PHILADELPHIA (CBS) - In a city rich with history, a group of preservationists is in a race against the clock to save one of the oldest buildings in Philadelphia.
The Lower Dublin Academy, built around 1800, could go to sheriff's sale as early as September, if relief doesn't come soon.
With the blessing of the building's owner, a filmmaker and entrepreneur named Jason Sherman is leading this effort. He is a third generation Northeast Philadelphian, who is committed to educate the public about the rich, unknown history of Northeast Philadelphia. He says this school building is a key piece of that history.
"This building can't help itself," he said. "Thomas Holme isn't going to show up and say, 'Hey guys, here's some gold.' So I have to, I feel like I have to do it."
Thomas Holme, for which Holmesburg is named, was Pennsylvania's first surveyor general, appointed by William Penn. He left money in his will to "educate a child."
Trustees formed and built the Lower Dublin Academy to honor that request.
Ravaged by a fire in 2006, the roughly 220-year-old building still stands at the intersection of Willits and Academy Roads in Holmesburg. Sherman and others formed nonprofit The King's Highway Foundation to raise money to save the historic school building.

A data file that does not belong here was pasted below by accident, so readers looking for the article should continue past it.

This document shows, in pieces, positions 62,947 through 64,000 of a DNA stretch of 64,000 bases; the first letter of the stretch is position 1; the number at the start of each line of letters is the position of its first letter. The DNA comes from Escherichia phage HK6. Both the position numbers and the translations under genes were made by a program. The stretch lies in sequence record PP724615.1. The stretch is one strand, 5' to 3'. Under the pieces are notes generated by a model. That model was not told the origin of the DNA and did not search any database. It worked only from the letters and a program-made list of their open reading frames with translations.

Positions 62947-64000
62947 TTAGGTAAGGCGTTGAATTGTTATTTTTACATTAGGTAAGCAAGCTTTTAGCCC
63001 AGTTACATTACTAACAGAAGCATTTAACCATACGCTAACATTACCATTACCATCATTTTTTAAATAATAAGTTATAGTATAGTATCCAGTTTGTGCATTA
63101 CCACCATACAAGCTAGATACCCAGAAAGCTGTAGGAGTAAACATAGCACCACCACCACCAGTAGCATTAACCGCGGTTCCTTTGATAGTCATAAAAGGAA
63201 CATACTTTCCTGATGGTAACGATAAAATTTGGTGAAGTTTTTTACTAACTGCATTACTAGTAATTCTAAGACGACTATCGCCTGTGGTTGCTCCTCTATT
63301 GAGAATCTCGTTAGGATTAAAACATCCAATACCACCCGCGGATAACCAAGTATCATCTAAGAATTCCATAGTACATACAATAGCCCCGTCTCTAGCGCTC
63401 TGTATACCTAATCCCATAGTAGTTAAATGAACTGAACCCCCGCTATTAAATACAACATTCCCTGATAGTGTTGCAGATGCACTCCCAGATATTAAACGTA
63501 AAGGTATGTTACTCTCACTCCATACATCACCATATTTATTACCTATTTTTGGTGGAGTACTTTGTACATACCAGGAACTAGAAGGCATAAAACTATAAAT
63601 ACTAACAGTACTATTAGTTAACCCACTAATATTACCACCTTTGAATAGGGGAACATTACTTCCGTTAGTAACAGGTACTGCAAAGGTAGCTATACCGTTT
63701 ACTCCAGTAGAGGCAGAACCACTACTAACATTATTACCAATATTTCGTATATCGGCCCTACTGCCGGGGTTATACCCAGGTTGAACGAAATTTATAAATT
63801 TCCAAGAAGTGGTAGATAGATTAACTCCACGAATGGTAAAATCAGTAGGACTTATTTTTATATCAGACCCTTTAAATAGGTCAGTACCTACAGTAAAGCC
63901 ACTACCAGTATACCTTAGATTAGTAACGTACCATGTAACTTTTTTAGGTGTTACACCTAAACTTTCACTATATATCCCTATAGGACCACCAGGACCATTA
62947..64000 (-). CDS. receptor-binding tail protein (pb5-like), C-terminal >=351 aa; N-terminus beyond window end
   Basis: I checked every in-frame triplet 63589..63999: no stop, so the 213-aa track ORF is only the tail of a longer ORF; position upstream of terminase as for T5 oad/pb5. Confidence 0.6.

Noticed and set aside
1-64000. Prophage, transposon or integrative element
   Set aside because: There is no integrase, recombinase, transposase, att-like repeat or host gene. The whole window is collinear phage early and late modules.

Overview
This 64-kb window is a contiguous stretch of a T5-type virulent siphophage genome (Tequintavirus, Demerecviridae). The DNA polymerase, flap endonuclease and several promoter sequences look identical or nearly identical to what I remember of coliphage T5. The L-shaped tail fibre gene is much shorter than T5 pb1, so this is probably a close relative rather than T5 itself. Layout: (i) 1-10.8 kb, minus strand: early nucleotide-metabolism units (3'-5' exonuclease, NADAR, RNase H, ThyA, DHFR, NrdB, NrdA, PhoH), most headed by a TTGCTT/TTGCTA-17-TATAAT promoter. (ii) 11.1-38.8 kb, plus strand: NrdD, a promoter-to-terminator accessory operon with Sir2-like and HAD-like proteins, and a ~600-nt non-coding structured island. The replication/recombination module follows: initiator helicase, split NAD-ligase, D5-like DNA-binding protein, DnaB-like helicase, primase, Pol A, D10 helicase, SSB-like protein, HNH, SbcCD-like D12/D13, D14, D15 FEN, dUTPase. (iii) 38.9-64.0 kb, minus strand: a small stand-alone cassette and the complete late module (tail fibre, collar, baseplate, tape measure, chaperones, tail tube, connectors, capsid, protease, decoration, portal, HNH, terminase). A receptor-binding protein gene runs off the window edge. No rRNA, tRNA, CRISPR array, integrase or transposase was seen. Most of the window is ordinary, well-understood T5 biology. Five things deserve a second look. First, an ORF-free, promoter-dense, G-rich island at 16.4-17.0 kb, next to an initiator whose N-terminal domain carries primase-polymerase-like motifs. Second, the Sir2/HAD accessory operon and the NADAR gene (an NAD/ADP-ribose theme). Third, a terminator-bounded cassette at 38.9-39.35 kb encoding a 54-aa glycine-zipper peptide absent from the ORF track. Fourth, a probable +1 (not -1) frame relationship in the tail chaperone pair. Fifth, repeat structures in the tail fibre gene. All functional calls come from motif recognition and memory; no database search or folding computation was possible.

Sherman estimates they need at least $1.2 million to prevent the building from going to a sheriff's sale and completely rehab it to its former glory. He envisions a Northeast Philadelphia Museum of American History to show that the city's origins span far beyond Independence Mall.
"I know that this is probably one of the most impossible jobs that I'm ever going to face, is to turn this into a beautiful museum," he said. "But I know it's possible."
While he shoulders much of the burden, he's calling on others to help him before yet another piece of American history meets a wrecking ball.
"So when you tell me, 'Jason, Philadelphia is the most historic city in the country,' then why is this building like this? Shouldn't this building be fixed up and shown to the public, saying, this is the guy that made the map of Philadelphia, this is the guy who William Penn trusted to survey the land?" Sherman asked. "It's just shocking to me."
The building is on the city's historical register, but it can still be demolished if it's deemed a safety hazard beyond repair.
The King's Highway foundation has a YouCaring site up to raise money for the tax bill.
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